The John Johnson House in Sackville is a designated Local Historic Place due to its architectural significance and its association with the original owner, John Johnson.
Built in 1899, the John Johnson House is a noteworthy example of late Victorian period architecture. This large white clapboard Queen Anne-style house features numerous bay windows and towers that dominate the front facade.
The house is also significant for its connection to its original owner, lumber baron John Johnson, who was a self-made man. He played a role in Sackville’s boom, which eventually led to its incorporation in 1903. Johnson, along with his three sons Oren, Seward, and Josiah, was heavily involved in the lumbering industry. His primary operations were located at Johnson’s Mills, situated between Sackville and Dorchester Cape. The scale of the operation was so large that permanent buildings were constructed on the shore, including a facility to house the portable mill, a bunkhouse that accommodated over twenty men during the winter, and barns to shelter the numerous horses needed to transport the finished lumber to Grand Anse. John Johnson purchased land in Sackville in 1897, which was previously owned by prominent shipbuilder and sea Captain Thomas Egan.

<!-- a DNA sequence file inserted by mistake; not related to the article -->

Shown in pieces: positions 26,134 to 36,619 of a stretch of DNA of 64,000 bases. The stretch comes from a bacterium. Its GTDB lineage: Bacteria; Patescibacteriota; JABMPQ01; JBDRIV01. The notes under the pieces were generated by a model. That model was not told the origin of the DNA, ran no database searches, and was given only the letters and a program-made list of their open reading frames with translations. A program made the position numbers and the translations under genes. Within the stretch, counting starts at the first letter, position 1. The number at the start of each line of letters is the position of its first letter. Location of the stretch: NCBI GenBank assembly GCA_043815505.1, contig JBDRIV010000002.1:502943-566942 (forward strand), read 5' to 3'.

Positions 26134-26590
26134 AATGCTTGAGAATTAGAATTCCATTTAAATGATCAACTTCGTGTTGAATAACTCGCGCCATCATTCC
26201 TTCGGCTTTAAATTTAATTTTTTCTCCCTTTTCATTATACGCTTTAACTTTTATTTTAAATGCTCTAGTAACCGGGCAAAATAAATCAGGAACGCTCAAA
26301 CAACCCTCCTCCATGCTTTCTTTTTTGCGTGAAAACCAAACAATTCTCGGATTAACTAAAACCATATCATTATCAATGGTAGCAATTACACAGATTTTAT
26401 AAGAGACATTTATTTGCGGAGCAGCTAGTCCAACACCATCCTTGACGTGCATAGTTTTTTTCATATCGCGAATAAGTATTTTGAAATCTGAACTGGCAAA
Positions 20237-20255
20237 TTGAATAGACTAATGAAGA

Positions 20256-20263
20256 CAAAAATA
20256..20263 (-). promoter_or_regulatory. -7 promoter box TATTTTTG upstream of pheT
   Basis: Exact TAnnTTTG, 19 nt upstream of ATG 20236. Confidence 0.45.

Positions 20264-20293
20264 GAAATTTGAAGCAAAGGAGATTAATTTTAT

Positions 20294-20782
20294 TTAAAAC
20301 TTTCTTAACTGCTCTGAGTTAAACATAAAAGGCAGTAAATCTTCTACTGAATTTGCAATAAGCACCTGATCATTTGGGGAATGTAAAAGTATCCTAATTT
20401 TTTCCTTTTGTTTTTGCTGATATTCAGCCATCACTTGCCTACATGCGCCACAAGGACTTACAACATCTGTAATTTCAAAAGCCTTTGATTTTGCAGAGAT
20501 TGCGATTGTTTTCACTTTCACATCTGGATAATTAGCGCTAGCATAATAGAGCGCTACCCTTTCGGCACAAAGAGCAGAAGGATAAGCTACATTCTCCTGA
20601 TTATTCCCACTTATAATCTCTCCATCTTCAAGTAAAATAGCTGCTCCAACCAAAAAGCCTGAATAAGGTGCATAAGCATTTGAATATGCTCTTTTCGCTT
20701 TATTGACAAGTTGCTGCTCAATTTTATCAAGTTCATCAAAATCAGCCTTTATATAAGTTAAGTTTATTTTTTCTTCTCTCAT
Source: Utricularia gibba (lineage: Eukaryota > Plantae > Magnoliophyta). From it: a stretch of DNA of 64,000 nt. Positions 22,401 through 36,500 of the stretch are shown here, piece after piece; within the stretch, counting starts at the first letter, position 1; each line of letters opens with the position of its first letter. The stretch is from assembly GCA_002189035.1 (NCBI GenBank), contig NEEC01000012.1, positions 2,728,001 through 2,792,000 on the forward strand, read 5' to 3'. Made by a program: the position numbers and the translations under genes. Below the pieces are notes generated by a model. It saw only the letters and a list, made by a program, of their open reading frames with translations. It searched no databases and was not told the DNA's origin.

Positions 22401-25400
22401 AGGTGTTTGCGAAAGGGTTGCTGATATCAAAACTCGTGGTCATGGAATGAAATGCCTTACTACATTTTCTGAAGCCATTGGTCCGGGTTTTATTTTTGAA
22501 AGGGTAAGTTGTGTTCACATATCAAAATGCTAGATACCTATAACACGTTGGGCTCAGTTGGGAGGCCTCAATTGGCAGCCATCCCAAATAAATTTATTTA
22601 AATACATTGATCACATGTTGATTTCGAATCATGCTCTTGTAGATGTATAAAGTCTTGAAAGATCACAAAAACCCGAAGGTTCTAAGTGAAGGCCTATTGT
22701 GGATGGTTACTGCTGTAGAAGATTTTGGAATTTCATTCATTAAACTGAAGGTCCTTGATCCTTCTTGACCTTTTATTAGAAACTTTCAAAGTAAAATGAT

During the height of the prosperous lumbering industry, John Johnson relocated from Westcock to Sackville and built this grand house for his family of five children. He actively engaged in the community’s business life and, by 1908, had served six years on the Westmorland County Council and the Town Council.
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